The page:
Baby alpaca wool is used to make a large number of Tuwi products, so we thought here would be a good place to explain alpaca wool grading. We’ve previously written about baby alpaca wool, covering what it is and the many benefits it has, but here we are going to look at the alpaca wool grading system.
The alpaca wool grading system essentially sorts alpaca wool fibres according to how coarse they are, with where they fall within this scale determining how they’re used. Baby alpaca fibre is often compared to the likes of cashmere, as a result of its softness, however, this can vary depending on where the fibre measures on the alpaca wool grading system. Before we go any further, this feels like a good time to point out that baby alpaca wool is not wool harvested from baby alpacas. Rather, it’s the name given to the very finest wool, but we’ll come to that in a moment.
Alpaca Wool Sorting Grades
Typically, there are three places where wool is obtained from alpacas, each of these determines the use for the wool and how soft the products will be once made.
These sorting grades are:
- Prime or ‘Blanket’ – This is sourced from the saddle of the alpaca, where the finest most uniform fleece can be found.
- Neck / Upper Leg or ‘Secondary’ – This is somewhat similar to that of the prime fleece, but is a shorter length, with a coarser feel. As the name suggests, this is found on the neck and the upper section of the alpacas’ legs.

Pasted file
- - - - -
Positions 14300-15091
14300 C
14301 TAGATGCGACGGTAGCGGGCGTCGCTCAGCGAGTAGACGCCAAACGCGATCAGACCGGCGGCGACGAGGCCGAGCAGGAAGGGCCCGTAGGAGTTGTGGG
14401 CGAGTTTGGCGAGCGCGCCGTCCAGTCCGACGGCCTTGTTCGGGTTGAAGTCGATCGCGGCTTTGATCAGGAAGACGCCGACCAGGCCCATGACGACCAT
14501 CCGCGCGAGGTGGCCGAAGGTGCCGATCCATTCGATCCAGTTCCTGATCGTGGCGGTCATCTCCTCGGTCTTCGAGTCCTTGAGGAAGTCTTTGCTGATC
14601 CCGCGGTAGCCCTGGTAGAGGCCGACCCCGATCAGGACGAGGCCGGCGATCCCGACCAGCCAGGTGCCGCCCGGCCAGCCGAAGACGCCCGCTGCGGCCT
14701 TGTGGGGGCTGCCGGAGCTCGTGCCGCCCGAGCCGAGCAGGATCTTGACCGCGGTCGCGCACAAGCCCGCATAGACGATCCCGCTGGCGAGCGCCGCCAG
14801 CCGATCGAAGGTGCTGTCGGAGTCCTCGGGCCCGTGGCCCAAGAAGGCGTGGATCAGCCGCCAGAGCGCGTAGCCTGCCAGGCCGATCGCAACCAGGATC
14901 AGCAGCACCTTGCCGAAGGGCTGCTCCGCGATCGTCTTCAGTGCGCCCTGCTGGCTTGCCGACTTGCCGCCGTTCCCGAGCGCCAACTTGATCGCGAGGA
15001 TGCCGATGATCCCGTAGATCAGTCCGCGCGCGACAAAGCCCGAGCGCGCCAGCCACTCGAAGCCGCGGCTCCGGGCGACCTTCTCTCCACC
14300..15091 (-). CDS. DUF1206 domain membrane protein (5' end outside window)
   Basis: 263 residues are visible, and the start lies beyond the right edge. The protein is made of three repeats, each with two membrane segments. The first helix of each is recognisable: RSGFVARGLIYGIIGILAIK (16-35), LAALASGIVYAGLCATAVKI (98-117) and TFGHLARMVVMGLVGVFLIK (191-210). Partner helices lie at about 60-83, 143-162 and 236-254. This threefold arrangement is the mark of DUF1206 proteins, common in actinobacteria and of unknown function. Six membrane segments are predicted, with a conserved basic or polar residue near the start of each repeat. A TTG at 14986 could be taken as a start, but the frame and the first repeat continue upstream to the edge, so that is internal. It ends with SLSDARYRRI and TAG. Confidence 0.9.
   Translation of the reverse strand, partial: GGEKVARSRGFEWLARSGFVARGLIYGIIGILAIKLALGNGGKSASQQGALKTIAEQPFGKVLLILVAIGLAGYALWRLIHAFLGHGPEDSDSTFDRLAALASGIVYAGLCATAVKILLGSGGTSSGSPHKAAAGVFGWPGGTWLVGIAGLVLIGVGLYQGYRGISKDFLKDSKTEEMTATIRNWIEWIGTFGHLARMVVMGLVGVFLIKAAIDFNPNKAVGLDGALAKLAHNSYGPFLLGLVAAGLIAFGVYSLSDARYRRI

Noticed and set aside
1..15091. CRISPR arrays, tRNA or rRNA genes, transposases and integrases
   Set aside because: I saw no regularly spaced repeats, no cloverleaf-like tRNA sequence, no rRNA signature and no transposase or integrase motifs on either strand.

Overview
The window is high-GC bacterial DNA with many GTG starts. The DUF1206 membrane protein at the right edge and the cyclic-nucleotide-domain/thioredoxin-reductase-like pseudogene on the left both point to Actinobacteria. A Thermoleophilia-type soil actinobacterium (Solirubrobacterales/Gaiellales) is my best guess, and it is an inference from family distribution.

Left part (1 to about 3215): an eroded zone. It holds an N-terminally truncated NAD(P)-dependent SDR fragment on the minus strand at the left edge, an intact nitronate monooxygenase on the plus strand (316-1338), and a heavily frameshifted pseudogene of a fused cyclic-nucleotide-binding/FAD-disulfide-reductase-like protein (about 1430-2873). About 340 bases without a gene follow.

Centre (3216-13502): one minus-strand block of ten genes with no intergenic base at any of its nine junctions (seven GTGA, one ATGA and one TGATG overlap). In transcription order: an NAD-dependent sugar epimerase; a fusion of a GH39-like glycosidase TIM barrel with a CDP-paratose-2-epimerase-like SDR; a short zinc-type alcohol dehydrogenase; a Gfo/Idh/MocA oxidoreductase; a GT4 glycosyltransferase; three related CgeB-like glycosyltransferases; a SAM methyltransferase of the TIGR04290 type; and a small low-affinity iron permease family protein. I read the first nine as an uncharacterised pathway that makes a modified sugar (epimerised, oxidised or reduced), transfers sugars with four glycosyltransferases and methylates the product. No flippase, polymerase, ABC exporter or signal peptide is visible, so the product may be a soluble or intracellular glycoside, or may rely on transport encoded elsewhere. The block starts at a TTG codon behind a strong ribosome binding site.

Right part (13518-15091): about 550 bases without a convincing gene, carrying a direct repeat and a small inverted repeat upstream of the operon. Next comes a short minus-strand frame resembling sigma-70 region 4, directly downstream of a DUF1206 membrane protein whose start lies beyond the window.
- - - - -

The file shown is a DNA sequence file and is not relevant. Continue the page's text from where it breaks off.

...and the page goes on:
- Chest / Belly/ Lower Leg or ‘Third Grade’ – Obviously, this is obtained from the belly and the bottom half of the legs and has the most inconsistency in the fibre and is the coarsest of each of the grades.
The Alpaca Wool Grading System
So, we have looked at where you would find each of the different varieties of alpaca wool, now this is where the alpaca wool grading system is used to measure the fineness and the micron variation of the fibre. Measurements can range from under 20 microns to 35 microns, with each of these having different uses.
- Baby/Premium: This is the grade used we use for all our cosy blankets and throws. With fibres ranging from 19.5 – 21.5 microns, baby alpaca wool is generally used for spinning into knitting or weaving yarns.
- Firsts/Fine: Also often used for spinning into knitting or weaving yarns, however, this has a slightly higher fineness to it, ranging from roughly 22-26 microns.
- Seconds/Secondary: On average, secondary grade alpaca wool has over 24 microns. Although it contains a slightly coarser fibre than ‘Baby’ or ‘Fine’, this can be blended with finer grades to add softness to the wool.
- Thirds: The coarsest wool of all, measuring over 26 microns. These tend to be the straightest of all the grades and generally measure less than 7.5cm in length. These can be included in blends to create yarns for carpets as well as insulation.
Not only does alpaca wool grading determine the quality of a product, but a crucial point in the production of a high-quality alpaca wool product is also the fibre length. To create a consistent yarn from alpaca wool it is important to keep the length of the fibre between 1.5 to 2 inches, as this can affect the way it is processed.
Where a soft yarn is required for knitted products, fibres are arranged randomly in the yarn, using a commercial mill. However, where you are looking for a tighter lightweight yarn, you would use the worsted method where fibres are aligned parallel.
The alpaca wool grading can sound confusing to some, however, if you have certain requirements for your alpaca wool products, here at Tuwi we can advise you on the most suitable products for you. Contact us today, via [email protected] and a member of our team will be in contact to discuss your requirements.